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About the author:
I'm a huge geek, book fiend, and someone who refuses to grow up (Popcorn for dinner is a perfectly legitimate decision. As is sliding down banisters). I have a bad case of wanderlust that has taken me all over the world, I've lived in three countries now and visited many more. This has also led me to have a rather…eclectic series of jobs up until now.
I have finally settled down in a small village just outside of my hometown with my long-suffering husband and our daughter. He puts up with my bouts of insanity and fan-girling and he even tolerates me forcing him to cosplay.
Right now I work in Brockville in marketing/events and spend most of my free time reading, writing, binge-watching shows, or swearing up a storm while playing video games.
What inspired you to write your book?
I was reading about the opium wars between China and England, and it kind of sparked the world. I'd had the idea for Azara's powers rattling around my head for years, but never had the right setting for them. The world was the last piece I needed to take off running.
Here is a short sample from the book:
Chapter One: Goodbyes
“…and if you follow the road straight, you’ll eventually reach Pocale.” Azara pointed towards the horizon where the rutted road was swallowed by the dark smudge of trees that stood out amongst the gentle hills. The crossroads they stood at was empty, as was the scenery in every direction, making everything seem quieter in contrast to where they’d come from. “Find somewhere to settle that’s away from the borders and keep your magic hidden, and you’ll probably be okay. Small towns are good, bigger cities are not so good.”
Turning to Fiame, Azara found her hand caught in the grasp of the older woman. Dark eyes wavering, the circles under her eyes thankfully lighter after a few days, her rough-cut hair, scratches and pink of new scars told their story. “Thank you. Thank you with every fibre of me. I can’t—What you’ve done, you’ve saved us. Both of us. I can never repay you.”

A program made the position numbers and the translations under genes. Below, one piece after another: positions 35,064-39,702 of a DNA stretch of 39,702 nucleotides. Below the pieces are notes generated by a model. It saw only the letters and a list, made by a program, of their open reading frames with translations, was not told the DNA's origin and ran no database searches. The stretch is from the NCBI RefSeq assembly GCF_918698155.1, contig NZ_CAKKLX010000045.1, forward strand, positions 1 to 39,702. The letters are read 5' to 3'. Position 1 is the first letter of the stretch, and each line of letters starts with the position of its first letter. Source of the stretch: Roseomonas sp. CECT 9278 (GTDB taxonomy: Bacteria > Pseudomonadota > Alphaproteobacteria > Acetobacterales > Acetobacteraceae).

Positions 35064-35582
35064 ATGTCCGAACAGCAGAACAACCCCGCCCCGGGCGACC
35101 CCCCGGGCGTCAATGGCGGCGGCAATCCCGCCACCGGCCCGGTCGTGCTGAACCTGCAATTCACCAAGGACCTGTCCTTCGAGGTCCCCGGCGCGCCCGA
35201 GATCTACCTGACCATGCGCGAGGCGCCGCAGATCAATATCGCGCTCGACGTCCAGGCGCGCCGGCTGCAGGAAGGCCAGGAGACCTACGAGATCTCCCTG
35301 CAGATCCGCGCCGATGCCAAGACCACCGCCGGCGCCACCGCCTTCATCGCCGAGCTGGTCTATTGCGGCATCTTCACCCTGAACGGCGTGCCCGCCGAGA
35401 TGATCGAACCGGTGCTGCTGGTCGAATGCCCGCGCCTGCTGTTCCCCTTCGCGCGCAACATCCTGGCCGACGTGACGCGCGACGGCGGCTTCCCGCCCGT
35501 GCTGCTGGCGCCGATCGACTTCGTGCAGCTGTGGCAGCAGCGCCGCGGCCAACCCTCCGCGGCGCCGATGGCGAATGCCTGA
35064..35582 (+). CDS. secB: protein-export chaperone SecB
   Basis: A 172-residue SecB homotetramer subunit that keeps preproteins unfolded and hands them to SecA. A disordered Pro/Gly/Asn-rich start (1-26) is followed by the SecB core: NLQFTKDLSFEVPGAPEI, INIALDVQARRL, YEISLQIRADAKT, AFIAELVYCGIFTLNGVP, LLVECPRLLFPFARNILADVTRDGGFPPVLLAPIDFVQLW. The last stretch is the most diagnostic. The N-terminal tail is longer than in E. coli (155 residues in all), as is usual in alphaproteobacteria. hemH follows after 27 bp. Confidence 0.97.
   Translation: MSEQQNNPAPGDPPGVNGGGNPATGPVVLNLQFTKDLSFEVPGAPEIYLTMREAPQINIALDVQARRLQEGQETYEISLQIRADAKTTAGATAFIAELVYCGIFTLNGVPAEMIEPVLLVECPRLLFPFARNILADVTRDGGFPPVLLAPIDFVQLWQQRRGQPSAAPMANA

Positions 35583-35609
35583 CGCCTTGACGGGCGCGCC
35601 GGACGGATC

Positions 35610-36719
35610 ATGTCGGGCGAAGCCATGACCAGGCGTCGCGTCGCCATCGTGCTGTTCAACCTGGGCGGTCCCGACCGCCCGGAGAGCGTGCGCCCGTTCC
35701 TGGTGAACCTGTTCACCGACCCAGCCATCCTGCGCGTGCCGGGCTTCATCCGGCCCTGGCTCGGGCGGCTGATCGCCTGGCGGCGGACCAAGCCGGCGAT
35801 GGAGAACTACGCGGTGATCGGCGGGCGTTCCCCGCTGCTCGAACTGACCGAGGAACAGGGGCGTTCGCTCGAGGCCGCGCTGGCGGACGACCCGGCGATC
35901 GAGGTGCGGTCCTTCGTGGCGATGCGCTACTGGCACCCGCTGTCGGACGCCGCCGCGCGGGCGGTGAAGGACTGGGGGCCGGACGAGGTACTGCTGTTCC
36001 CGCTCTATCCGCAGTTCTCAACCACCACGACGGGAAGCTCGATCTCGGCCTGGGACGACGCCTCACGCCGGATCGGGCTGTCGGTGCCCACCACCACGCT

Azara smiled while inwardly she winced. Her eyes flickered to Fiame’s son, the boy only five or so, his eyes wide though he stayed silent. She didn’t want to think about what he’d had to witness. Slavery was bad enough in most places, but it was so much worse for their kind. “I didn’t set out to save you. I’m searching for my family, and so I chase rumours of enslaved fire mages. You’re just the latest ones I found.”
“But you didn’t leave us. You could have, but you didn’t. That’s why you have my undying gratitude.”
She looked away from Fiame’s gaze and shifted her weight to her back leg. She didn’t want to explain that by the time she got close enough to see most fire mages’ faces, she was generally far enough in that fighting her way out was nearly a certainty. It simply made sense to break out the fire mages for the help.
Of course, her mind also liked to superimpose her family’s faces over the mages she found whenever she did have the option to leave. Not that she could. Memories rose of running through the trees, her breath loud in her ears, the heavy footsteps and shouts of the men pursuing her sending jolts through her as her heart raced. Burning lungs, scored lines from branches too close to duck, muscles screaming from the strain, she had no time, no escape, too far to get home. She had to—
She blinked and refocused on Fiame, who had released her hand. Azara forced a pleasant expression onto her face again as she shoved the memories of the slavers away. That had been a long time ago, and she wasn’t a scared child anymore. “My apologies, my mind went elsewhere. You said something?”
Fiame jerked her chin over her shoulder towards where the other road took a dip into a small hollow before rising up over the largest hill in the area. “If you’re looking for fire mages, the…the people who were going to sell us said they were considering Nalbin.”